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As Monsanto Pays $289 Million to Cancer Victim, Bayer Shares Plunge

At one point the German pharmaceutical giant’s shares fell by as much as 14 percent.

Dewayne Johnson (C) hugs one of his attorneys, next to lawyer and member of his legal team Robert F Kennedy Jr (R), after the verdict was read in the case against Monsanto at the Superior Court Of California in San Francisco, California, on August 10, 2018.

Shares in Bayer took a nosedive on Monday — just days after newly-acquired Monsanto was ordered to pay $289 million in damages to a man who alleged that the company’s glyphosate-based herbicides, including the widely used weedkiller Roundup, caused his cancer.

At one point the German pharmaceutical giant’s shares fell by as much as 14 percent, Reuters reported, marking a loss in value of roughly $14 billion.

It capped off the US trading day as one of the “biggest losers,” ending at a 10-percent loss.

Friday was also a losing day for Monsanto, which Bayer AG controversially acquired for $62.5 billion in June. In a landmark trial, a San Francisco jury unanimously found that the company failed to warn school groundskeeper Dewayne Johnson, who’s suffering from non-Hodgkin’s lymphoma, and other consumers of the cancer risks from its weed killers, and said the company acted “with malice or oppression.”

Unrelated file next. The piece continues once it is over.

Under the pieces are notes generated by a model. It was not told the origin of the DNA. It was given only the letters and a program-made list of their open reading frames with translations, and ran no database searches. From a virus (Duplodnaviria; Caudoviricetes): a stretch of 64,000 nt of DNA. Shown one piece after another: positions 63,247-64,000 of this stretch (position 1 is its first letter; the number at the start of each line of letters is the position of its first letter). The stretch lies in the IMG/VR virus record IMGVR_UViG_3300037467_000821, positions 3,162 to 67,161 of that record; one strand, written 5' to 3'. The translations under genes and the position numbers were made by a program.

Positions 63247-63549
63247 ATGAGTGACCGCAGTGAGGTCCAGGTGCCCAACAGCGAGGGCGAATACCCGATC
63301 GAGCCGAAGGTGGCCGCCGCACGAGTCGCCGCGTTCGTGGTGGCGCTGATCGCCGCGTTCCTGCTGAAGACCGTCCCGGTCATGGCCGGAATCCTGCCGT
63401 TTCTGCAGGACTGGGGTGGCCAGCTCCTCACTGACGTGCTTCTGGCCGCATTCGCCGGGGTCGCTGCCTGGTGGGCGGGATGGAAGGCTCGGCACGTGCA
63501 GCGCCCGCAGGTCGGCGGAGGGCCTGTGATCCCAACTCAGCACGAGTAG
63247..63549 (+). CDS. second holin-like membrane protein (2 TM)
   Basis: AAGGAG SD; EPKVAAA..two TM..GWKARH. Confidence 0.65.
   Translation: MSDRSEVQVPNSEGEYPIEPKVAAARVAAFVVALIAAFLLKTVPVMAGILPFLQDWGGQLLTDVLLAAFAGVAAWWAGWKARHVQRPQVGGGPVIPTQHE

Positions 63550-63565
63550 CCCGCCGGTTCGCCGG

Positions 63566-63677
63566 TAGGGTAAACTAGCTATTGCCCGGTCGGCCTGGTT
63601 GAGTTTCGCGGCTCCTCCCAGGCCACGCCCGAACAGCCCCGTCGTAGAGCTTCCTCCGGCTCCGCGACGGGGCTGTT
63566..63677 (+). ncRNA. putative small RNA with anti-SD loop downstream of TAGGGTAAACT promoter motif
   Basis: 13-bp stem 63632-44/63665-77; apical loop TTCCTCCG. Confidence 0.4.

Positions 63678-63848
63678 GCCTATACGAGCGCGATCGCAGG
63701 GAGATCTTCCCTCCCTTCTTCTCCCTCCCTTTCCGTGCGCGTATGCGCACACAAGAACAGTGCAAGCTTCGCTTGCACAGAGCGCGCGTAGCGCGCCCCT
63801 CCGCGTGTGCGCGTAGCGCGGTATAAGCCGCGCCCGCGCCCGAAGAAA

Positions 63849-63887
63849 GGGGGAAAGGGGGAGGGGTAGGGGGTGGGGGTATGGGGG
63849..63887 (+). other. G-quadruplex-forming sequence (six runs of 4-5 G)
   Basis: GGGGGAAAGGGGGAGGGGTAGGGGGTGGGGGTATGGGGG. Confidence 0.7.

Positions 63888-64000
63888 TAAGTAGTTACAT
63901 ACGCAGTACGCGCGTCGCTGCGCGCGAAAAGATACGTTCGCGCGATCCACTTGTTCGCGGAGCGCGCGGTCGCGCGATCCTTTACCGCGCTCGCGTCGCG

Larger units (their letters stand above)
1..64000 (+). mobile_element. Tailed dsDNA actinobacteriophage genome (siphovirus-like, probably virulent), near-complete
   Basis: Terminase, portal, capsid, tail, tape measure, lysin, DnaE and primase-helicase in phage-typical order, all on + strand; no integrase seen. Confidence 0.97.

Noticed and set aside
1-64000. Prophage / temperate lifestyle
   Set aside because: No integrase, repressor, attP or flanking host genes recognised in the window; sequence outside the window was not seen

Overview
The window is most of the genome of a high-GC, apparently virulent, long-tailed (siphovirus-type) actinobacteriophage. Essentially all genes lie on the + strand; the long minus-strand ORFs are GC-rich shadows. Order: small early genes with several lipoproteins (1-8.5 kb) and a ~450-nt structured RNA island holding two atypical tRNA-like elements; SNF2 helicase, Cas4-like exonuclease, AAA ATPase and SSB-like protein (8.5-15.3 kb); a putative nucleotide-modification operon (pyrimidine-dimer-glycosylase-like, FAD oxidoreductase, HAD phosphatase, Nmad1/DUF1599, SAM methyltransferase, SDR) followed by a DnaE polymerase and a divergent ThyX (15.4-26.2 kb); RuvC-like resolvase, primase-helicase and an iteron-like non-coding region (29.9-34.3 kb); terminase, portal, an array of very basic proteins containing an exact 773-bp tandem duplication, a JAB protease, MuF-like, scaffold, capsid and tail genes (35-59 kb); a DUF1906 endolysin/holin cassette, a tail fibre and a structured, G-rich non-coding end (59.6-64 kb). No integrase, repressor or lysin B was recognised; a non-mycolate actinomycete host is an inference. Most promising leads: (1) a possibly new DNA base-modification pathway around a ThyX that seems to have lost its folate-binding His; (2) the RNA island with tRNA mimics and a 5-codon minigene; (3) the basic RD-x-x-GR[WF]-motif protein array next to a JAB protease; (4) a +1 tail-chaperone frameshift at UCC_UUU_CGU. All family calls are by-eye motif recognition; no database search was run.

The International Agency for Research on Cancer (IARC) — a branch of the World Health Organization (WHO) — classified glyphosate as a probable human carcinogen, but Monsanto says its Roundup is safe, and that it plans on appealing.

Monday also marked the last day of the public comment period for the finalization of the merger process, prompting a broad range of advocacy groups to voice their opposition once again.

“No matter how you cut it,” said said Daniel Raichel, an attorney with the Nature Program at NRDC, “a Bayer/Monsanto merger spells higher costs for farmers and locks in the chemical-heavy agricultural practices that threaten our health and the bees and other pollinators critical to food security.”

“The Department needs to reverse course and block the merger before we all suffer the consequences,” he said.

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